The search and rescue service Björgunarfélag Hornafjardar was called out on Monday morning to assist three women who were caught up in a snowstorm while hiking on Öraefajökull glacier, a sub-glacier of Vatnajökull in southeast Iceland.
Vatnajökull. Photo by Páll Stefánsson.
The women had planned to hike across Vatnajökull but decided to stop and call for help because of bleak weather conditions. They said they had been exhausted and were going to be snowed under, Fréttabladid reports.
“I was a little scared, especially of the crevasses. I absolutely didn’t want to cross them in such bad weather,” one of the hikers, Isabelle Meyer from France, told Morgunbladid. “We had been walking for eight days […] and thought the weather would just get worse.”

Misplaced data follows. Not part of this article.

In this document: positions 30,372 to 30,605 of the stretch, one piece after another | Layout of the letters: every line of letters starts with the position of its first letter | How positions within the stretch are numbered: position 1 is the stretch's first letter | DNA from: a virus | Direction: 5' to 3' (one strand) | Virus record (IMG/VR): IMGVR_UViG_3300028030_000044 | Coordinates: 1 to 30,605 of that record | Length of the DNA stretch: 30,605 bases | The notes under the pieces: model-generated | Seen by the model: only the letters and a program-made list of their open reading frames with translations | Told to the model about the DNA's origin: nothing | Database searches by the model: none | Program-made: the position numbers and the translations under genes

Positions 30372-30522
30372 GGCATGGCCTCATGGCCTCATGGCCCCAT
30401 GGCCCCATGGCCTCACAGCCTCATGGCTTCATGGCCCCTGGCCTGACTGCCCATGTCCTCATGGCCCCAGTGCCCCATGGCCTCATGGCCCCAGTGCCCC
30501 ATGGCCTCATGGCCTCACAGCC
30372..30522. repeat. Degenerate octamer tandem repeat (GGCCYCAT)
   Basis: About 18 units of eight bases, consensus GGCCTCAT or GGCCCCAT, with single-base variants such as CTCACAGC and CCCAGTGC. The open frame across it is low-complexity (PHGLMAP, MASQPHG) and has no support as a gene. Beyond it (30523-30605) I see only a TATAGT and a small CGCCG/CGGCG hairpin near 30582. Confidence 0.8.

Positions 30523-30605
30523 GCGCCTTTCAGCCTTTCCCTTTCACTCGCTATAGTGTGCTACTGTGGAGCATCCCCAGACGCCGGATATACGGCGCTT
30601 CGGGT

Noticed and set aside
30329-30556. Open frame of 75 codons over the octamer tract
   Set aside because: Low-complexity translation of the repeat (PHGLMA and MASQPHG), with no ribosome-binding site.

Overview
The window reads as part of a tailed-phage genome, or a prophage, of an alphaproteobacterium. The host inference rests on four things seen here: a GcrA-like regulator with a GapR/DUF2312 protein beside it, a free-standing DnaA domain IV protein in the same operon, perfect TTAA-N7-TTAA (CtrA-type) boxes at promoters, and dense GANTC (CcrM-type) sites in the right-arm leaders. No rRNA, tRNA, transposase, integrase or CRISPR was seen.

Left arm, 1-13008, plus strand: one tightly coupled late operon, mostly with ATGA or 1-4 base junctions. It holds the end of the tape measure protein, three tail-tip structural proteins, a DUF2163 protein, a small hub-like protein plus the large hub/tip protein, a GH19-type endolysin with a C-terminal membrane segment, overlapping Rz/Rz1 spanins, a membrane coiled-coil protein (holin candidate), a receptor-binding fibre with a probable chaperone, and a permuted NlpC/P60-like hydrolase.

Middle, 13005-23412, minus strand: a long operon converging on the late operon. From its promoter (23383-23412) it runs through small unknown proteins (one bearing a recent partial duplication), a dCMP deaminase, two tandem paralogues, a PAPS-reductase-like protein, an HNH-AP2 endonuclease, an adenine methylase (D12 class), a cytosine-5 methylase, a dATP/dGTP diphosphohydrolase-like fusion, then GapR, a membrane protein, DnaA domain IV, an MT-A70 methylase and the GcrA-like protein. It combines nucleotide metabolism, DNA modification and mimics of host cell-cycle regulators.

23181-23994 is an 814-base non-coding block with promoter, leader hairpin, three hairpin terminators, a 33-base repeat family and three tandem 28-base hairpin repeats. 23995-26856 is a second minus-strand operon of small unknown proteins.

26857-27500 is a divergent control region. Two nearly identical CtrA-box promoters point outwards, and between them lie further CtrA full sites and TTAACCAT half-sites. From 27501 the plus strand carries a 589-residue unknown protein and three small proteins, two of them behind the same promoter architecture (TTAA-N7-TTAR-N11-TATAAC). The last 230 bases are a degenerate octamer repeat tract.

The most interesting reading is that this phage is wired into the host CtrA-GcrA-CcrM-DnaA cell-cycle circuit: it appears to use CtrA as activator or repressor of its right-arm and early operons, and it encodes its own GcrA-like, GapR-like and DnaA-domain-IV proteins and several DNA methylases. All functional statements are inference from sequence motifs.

Meyer and her travel companions Annie Delale and Brigitte Blodau are all experienced mountaineers. Their trip began on April 12 and was supposed to take them to Grímsvötn lakes and Hvannadalshnjúkur, Iceland’s highest peak.
The hikers will fly back to France on Sunday but are determined to return to Iceland another time and give the glacier one more go. In 2002 they hiked across the entire country.
According to Fréttabladid, Meyer and her fellow hikers had been well prepared and were in telephone connection with Landsbjörg (ICE-SAR), the umbrella organization for search and rescue services in Iceland, the entire time.
Search and rescue team members on snowmobiles and other vehicles found them shortly before 11 am on Monday and brought them to safety.